Hacker News new | past | comments | ask | show | jobs | submit login
Unison File Synchronizer (upenn.edu)
201 points by _o-O-o_ 75 days ago | hide | past | web | favorite | 99 comments



From the changelog:

> Further improvements to the OS X GUI (thanks to Alan Schmitt and Craig Federighi).

Here are Craig's commits:

- https://github.com/bcpierce00/unison/commit/48f8e1b27edbe2df...

- https://github.com/bcpierce00/unison/commit/6645d1793ce843f6...

Around the same time, Dave Abrahams, now of Apple's Swift team, makes an appearance on the unison-hackers mailing list.


Wow. I've been using Unison for ages and had no idea Craig had had a hand in it.


The license was still GPLv2 back then.


I've been working on a spiritual successor to Unison for a few years called Mutagen [1]. It aims to provide more flexible synchronization and tighter integration with filesystem watching, enabling ~real-time remote editing with your local editor of choice. It also adds SSH-style network forwarding, so you can forward network traffic to/from remote systems to access remote applications without exposing ports. It currently supports SSH and Docker containers, but additional transports are coming.

I'd be really happy to receive feedback if you have a chance to try it out!

[1] https://github.com/mutagen-io/mutagen


The name seems to conflict with the Python module (https://mutagen.readthedocs.io/en/latest/), which has been around for a longer time. While you seem to have put in a lot of effort seeing your commit history and search ranking, your first commit is in Nov 2016 - nearly a decade after the other one. Perhaps you should consider rebranding the project, with the greater interest of the FOSS community in mind.


Haven't dug into it yet, but quick Q: does this allow the use case of using a local IDE to interactively develop/run code against a docker environment running in a remote server? (so two "jumps")


That's actually one of the primary use cases at the moment. The way Mutagen works with Docker is by using `docker cp` to inject one of its "agent" binaries into the container and then communicating with that binary over `docker exec`.

You can also orchestrate your setup a bit (e.g. to work with Docker Compose) using Mutagen's new orchestration infrastructure. You can find an example of this at the bottom of the Mutagen homepage: https://mutagen.io


Is this project still going? I used to use it a lot for duplicating my project directories between my lap PC and my home PC. It was so powerful and so useful at the time. Honestly I thought it had died.

I use Syncthing now. It's really useful.


I recently switched from Syncthing to Unison, after getting tired of Syncthing either taking forever to sync anything or getting stuck altogether, with very little visibility or control over what it was doing. So far Unison (with fsmonitor) has ‘just worked’, with files updating immediately on save as I’d expect.

(That said, one of the problems I encountered with Syncthing seemed to be that it wouldn’t properly reconnect when I switched networks, which is necessary since it runs as a persistent daemon. With Unison, so far I’ve been starting it up in the foreground in a terminal as needed, so it hasn’t had to provide the same functionality. But I expect I’ll eventually set up some type of auto-reconnect, which will hopefully work better than Syncthing did.)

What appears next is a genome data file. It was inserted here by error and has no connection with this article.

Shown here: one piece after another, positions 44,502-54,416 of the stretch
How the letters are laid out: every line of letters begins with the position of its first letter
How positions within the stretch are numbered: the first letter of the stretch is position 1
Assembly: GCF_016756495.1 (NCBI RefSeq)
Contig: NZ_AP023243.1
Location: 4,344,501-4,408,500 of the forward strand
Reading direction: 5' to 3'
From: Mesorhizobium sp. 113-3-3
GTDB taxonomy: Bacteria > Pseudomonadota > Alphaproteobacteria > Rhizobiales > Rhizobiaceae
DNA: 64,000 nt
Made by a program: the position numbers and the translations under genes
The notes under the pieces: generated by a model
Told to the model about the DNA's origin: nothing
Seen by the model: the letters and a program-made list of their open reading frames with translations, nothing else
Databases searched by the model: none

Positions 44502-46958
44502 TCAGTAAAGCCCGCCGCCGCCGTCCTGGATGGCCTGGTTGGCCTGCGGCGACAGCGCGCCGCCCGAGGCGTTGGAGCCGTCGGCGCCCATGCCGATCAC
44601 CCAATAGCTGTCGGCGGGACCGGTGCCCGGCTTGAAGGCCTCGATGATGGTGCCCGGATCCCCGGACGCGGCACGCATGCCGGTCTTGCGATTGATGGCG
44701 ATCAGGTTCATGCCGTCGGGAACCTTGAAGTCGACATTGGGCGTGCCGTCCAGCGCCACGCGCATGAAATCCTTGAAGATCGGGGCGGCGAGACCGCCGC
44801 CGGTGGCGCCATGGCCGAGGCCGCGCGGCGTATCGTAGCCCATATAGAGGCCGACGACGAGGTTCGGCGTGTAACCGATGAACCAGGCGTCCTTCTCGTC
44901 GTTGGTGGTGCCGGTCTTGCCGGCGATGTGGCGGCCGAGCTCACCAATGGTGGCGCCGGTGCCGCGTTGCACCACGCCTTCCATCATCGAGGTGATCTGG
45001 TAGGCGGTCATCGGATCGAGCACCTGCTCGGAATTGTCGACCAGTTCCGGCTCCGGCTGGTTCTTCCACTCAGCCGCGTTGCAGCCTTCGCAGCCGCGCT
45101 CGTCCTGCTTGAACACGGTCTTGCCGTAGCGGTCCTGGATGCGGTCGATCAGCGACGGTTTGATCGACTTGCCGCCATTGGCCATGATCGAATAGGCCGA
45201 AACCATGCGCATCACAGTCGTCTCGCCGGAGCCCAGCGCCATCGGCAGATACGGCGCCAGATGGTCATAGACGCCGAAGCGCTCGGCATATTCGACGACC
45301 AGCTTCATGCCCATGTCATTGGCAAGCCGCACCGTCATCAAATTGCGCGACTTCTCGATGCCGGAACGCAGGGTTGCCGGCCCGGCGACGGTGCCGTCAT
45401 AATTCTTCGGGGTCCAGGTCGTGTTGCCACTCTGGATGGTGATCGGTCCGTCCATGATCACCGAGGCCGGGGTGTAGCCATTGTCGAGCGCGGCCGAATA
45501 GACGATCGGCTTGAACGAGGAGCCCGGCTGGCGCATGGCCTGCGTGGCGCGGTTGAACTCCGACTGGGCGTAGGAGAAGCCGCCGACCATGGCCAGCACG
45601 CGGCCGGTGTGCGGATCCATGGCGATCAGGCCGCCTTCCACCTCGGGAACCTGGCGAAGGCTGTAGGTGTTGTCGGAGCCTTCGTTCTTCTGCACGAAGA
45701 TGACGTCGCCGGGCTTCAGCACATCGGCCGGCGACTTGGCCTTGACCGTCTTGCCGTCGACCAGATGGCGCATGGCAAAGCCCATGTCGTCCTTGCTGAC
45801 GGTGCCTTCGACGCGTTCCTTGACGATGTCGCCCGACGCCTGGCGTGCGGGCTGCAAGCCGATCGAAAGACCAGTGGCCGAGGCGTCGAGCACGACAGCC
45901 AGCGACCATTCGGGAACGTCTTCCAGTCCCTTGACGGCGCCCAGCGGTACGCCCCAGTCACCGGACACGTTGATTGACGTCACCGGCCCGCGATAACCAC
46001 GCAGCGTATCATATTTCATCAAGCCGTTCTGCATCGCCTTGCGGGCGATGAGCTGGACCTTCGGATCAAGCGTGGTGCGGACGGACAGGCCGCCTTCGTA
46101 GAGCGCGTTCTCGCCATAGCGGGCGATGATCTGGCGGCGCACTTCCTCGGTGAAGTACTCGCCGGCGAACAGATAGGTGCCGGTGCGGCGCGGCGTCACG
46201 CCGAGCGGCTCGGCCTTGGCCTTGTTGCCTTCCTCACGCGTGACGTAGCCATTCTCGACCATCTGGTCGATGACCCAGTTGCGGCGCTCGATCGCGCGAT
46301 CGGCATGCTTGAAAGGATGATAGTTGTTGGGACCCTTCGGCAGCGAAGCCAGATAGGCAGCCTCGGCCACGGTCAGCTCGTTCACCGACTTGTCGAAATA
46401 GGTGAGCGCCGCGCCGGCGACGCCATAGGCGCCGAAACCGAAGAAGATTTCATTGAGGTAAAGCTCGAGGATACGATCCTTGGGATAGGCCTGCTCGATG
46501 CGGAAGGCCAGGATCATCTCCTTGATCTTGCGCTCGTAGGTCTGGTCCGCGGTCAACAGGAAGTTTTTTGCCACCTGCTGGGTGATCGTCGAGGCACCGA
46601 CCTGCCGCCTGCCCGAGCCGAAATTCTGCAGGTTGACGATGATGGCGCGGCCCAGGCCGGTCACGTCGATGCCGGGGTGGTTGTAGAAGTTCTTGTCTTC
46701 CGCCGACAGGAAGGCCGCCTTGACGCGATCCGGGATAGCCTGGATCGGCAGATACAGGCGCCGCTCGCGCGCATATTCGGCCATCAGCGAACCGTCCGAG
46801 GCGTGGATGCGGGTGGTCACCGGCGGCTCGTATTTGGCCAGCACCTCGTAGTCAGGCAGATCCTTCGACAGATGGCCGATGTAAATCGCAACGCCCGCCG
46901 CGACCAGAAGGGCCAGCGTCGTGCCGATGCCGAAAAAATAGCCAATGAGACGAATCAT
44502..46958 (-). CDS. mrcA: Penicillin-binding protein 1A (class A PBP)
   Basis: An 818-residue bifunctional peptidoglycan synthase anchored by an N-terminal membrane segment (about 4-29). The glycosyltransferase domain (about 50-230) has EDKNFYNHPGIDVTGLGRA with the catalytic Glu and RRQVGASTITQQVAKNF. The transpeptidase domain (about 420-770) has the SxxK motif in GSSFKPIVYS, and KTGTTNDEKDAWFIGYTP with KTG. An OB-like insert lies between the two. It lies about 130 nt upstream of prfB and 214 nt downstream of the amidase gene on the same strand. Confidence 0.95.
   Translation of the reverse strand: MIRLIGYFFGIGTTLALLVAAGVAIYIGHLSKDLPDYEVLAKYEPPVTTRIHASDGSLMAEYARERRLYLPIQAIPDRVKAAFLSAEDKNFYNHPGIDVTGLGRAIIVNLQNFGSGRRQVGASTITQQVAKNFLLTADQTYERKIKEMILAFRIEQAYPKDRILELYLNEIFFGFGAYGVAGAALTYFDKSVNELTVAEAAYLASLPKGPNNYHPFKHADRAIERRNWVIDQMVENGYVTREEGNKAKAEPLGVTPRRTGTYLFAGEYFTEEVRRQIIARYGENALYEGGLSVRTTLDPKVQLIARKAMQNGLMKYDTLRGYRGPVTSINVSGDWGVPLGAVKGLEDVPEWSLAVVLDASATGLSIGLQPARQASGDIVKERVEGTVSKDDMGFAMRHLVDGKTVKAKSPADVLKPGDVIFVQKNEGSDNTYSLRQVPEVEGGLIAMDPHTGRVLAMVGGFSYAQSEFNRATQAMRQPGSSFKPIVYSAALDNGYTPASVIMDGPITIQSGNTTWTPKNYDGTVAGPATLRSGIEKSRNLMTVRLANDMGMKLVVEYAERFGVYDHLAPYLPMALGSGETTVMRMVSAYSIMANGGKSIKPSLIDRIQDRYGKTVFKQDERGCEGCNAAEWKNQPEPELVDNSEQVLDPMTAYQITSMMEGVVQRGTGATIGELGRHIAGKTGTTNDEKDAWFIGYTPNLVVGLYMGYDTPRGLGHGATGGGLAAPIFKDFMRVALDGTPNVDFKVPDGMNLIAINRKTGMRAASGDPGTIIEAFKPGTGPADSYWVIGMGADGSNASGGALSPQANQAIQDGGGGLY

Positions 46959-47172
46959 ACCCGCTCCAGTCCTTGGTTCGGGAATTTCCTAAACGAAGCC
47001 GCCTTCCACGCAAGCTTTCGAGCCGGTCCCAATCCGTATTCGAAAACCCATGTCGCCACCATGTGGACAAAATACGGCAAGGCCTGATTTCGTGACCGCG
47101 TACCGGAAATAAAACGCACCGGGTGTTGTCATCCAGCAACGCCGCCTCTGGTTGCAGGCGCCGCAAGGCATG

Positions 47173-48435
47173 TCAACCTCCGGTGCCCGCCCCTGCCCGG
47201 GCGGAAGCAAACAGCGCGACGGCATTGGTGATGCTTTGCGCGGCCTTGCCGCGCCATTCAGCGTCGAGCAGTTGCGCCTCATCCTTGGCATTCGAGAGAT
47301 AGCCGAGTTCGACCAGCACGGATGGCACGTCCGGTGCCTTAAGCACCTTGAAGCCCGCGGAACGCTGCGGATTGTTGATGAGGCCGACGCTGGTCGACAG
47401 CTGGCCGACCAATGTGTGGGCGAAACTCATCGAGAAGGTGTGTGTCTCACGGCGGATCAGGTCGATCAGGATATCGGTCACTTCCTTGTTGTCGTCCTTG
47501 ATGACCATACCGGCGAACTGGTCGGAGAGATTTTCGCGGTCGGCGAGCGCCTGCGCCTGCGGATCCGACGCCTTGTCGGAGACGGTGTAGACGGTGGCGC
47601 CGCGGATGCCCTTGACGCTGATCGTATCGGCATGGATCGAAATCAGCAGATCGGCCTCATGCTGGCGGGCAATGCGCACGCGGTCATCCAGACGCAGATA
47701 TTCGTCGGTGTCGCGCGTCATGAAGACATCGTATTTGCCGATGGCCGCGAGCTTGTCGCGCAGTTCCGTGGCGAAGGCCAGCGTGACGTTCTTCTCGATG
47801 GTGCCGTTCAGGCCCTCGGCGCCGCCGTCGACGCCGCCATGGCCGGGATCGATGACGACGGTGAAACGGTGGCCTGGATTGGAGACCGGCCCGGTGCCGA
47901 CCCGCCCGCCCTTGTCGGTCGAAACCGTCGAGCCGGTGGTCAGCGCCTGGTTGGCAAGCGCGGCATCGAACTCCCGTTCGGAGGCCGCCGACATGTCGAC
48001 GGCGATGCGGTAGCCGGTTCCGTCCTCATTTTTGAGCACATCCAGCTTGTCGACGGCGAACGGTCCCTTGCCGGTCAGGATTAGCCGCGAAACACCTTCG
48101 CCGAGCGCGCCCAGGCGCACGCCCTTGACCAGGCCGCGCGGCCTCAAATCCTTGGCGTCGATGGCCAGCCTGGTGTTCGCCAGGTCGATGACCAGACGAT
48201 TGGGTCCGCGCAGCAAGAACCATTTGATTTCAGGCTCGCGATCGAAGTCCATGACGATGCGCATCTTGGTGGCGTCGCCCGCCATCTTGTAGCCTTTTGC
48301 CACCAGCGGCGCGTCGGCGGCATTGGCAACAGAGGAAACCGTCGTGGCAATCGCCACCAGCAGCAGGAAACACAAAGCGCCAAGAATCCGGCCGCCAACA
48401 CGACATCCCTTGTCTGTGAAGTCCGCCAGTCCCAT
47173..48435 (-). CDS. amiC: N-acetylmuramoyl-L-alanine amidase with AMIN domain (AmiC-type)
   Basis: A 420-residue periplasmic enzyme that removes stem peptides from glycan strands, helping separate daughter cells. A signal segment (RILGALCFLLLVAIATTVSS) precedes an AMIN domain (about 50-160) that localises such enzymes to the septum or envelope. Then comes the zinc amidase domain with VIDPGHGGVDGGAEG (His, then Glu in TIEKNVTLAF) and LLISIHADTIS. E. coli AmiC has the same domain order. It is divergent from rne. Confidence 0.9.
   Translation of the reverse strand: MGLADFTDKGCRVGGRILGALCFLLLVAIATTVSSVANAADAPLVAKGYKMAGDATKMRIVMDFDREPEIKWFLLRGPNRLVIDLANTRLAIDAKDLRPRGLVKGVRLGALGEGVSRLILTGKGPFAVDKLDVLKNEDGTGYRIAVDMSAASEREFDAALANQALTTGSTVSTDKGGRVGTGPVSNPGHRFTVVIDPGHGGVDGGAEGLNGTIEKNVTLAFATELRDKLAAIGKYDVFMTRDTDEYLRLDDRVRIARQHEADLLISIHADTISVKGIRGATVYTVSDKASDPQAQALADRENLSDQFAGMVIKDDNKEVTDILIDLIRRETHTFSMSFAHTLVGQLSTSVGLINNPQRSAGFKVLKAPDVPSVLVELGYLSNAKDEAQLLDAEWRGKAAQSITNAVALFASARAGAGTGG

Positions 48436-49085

Huh, I've had the opposite experience with Syncthing. It's basically just worked, it's been bulletproof. I'm not sure why the disparity.


Similarly here. Very happy with syncthing.


I also have a three computer setup with syncthing (one master, two slaves), and the thing was bulletproof around the world.

When go to another country, open my laptop, connect to a wireless network and bam. Syncthing connects, things got synced automagically.


I used to use it daily to sync projects, music, and documents between computers too. It was really nice once I got it configured to my liking. I would sync my work computer to a external hard drive and the external drive to my home computer, thus creating a very powerful sneakernet and an implicit backup on the external.

I reluctantly installed Dropbox one day after forgetting my external drive at home. Honestly, that was the beginning of a miserable time. Dropbox never really delivered, it took forever to sync, and constantly caused the internal disk to trash. I had tons of other problems with Dropbox over the years and was very happy the day I quit using it.

I still have a unison alias in my .profile

    alias unison="unison -logfile /Users/eddie/log/unison.log"
I really miss the control Unison gave me.


Sorry, I'm probably missing something obvious (and am asking out of genuine curiosity here), but why didn't you go back to using Unison? And what are you using now that you quit Dropbox?


Dropbox ended up be an institutional requirement where I was working. Now I just let iCloud do it’s thing. It isn’t great, but it is less buggy than Dropbox.


Unison suffers from the Lisp Curse - it's written in OCaml, a similarly powerful but small-audience language. It "just works", so there doesn't need to be much activity.


Absolutely, I have a entry in my journal about wanting to rewrite Unison in C. Never got around to it, but it would still be fun. The same goes with Wings 3D, cool app, but Erlang? Really?


oof. I think we've gotten much different takeaways from The Lisp Curse.